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A List Navigation and Drill Down User Interface for MS Access



Section 1 - Data/Form

Section 2 - Underline Data

Section 3 - Find Commands

Section 4 - Drill Down


Network Issues

Many Access applications are employed in a multi-user environment on a local area network (LAN).

Performance is an issue. While a test application during development may run fine with a dozen or so records, projects should be designed considering the typical data load once the application is running in a full production environment where the client list - for example - may not be five test records, but several hundred or several thousand records.

An important determinate of performance is network traffic: how much data has to be moved between a client workstation (PC) and the server. 

You will rarely find performance acceptable in the Access file server model where a user has to drag - for example - several thousand complete client records across the wire (from server to local PC) although the user needs to deal with just ONE record.

In many cases it is useful to retrieve a list containing the most used search fields, and then pull complete records only for the specific client, contact, or customer.


A database application - as used by end users - focuses on finding information quickly in order to:


LOOKUP (Review only) - Lookup a telephone number, address, client number, etc.


ADD (Insert a record) - Enter a new contact, a new client, a new order, etc.


CHANGE (Edit a record) - Change contact information such as address or telephone number change.


DELETE (Delete a record) - Delete a record, contact note, etc.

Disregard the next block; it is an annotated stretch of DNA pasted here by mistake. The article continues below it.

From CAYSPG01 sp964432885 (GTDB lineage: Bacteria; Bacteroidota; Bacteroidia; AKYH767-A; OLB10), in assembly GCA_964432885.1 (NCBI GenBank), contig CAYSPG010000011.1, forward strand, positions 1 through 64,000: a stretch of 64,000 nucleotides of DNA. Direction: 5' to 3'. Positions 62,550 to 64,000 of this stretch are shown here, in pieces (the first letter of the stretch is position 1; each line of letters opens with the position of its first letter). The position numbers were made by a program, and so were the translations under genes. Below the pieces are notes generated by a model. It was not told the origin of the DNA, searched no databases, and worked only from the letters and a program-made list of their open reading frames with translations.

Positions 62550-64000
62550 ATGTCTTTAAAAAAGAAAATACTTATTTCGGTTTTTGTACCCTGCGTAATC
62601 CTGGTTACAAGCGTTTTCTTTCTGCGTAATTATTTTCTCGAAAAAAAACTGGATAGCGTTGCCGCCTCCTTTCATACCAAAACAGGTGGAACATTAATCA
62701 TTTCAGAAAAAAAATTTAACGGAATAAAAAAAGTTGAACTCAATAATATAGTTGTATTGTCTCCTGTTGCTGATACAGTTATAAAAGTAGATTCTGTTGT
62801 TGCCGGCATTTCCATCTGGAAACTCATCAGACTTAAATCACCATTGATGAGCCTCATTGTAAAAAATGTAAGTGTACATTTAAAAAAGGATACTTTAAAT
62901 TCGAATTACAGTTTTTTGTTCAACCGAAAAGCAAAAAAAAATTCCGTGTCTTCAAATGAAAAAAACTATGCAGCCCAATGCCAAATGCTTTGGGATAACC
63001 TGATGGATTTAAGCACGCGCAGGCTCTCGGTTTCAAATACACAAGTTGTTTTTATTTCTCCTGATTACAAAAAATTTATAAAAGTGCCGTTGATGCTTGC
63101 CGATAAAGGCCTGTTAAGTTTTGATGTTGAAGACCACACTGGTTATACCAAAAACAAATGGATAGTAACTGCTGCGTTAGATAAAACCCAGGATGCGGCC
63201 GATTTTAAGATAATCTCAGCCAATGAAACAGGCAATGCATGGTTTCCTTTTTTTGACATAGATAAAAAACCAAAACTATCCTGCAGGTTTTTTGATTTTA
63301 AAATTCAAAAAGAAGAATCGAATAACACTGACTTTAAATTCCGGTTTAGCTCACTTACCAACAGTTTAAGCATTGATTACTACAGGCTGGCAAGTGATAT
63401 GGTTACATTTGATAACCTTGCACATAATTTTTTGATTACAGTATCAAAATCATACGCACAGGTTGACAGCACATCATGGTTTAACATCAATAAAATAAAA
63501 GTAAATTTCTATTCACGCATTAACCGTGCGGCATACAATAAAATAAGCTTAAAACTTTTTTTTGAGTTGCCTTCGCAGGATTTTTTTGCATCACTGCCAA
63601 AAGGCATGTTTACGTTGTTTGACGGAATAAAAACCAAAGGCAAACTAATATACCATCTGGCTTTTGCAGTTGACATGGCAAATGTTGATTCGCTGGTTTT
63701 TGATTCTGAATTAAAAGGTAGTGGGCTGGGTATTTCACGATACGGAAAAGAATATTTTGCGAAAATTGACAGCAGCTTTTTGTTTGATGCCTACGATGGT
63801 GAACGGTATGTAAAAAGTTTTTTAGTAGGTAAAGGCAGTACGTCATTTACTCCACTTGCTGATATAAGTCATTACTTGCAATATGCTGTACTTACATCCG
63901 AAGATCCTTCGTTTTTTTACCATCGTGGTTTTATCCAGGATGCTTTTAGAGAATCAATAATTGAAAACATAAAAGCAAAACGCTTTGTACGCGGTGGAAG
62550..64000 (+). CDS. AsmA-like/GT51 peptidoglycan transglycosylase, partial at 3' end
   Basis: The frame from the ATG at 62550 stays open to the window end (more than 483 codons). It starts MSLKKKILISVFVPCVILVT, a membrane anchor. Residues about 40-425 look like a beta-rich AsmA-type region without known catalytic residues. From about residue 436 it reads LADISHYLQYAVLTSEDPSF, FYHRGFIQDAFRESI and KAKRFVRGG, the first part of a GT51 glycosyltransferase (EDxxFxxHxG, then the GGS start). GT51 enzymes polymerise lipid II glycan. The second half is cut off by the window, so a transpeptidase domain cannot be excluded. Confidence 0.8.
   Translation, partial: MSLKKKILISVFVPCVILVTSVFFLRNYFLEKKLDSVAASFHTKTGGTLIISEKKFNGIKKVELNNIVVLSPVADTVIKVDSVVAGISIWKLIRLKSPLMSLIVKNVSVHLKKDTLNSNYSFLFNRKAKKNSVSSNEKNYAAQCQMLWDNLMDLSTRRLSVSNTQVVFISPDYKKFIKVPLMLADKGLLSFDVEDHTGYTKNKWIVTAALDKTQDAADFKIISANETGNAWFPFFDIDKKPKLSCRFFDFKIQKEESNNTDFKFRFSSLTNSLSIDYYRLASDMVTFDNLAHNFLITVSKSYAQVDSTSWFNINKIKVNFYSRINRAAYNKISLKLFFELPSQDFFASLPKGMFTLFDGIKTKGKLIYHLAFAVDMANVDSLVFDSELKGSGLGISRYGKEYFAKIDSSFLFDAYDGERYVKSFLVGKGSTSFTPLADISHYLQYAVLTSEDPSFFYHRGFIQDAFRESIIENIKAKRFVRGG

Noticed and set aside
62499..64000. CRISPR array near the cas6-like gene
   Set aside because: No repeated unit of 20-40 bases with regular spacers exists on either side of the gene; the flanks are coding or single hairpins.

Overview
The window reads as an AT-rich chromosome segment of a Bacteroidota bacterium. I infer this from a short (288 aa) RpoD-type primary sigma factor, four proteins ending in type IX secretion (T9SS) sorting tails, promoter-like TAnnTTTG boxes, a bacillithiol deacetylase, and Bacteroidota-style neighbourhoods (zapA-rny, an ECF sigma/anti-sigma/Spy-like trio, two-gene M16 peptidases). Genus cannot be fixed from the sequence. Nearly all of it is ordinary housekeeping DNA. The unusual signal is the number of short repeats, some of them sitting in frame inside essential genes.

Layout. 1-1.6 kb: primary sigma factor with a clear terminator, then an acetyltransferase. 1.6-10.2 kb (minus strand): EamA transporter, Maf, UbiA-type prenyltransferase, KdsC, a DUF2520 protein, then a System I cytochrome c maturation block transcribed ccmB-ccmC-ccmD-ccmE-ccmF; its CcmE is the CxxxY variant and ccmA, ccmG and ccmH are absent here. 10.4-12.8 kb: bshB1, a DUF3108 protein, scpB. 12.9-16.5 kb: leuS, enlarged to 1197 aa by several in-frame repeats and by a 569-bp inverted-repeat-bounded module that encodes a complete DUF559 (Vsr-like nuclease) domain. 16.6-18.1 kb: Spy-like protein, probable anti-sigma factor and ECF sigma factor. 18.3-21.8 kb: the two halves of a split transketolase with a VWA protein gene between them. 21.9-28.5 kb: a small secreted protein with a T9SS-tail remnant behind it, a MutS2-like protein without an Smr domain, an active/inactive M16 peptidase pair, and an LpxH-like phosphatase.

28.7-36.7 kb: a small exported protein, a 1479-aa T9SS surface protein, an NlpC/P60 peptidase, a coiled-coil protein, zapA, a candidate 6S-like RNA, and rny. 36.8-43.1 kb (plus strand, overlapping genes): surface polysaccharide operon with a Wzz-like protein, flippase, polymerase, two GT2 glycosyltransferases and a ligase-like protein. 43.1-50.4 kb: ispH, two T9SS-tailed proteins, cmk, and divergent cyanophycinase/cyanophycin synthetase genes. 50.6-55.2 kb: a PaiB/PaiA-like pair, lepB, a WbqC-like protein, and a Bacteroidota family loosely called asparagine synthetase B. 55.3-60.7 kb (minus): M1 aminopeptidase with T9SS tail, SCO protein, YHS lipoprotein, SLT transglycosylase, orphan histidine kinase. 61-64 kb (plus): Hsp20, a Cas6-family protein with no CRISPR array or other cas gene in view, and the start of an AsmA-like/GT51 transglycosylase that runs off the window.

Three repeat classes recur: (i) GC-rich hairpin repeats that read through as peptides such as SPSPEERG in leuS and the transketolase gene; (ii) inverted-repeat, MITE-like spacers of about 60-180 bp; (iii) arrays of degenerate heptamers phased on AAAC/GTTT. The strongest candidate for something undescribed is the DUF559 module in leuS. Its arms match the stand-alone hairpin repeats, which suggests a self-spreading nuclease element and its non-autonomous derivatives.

These activities can be generally described as data lookup and maintenance. Of course there are other processes against the data such as reporting, archiving, exporting data for other uses, and others.

But on a daily basis, the functionality of lookup and add/change/delete are the most used.

Another characteristic of many - if not most - applications is the stability of the data design (you are not adding new tables, data fields, very often) and the need to deal with lists that change little on a day-to-day basis. For example, while you may add new contacts daily, you basic contact list doesn't vary significantly. 

Similarly, your business customer list may not vary significantly. You may be entering new orders every day, but most of these are for existing customers.

Naturally, business applications that are heavily transaction-oriented (such a reservations system), or market to consumers (online sales, telephone sales, or other direct marketing activities), will be heavy on adding records and light on the lookup side.

Considering the case of frequent lookup and data editing, how you get the user to the correct record (client, contact) can be described as a navigation issue: allow the user to navigate to the  correct record quickly using the most common data elements that the user may have such as customer number, a person's last name, or company name.

One method that is useful is to present the user with a list containing these most frequently available data elements, provide intuitive search tools, and once the correct entry is located, permit the user to drill down to a detailed form for that one specific client, contact, or customer

This article describes one way to implement a list with drill down. The example used is drawn from the client database example, described in more detail on this site (See Client Information System - Introduction).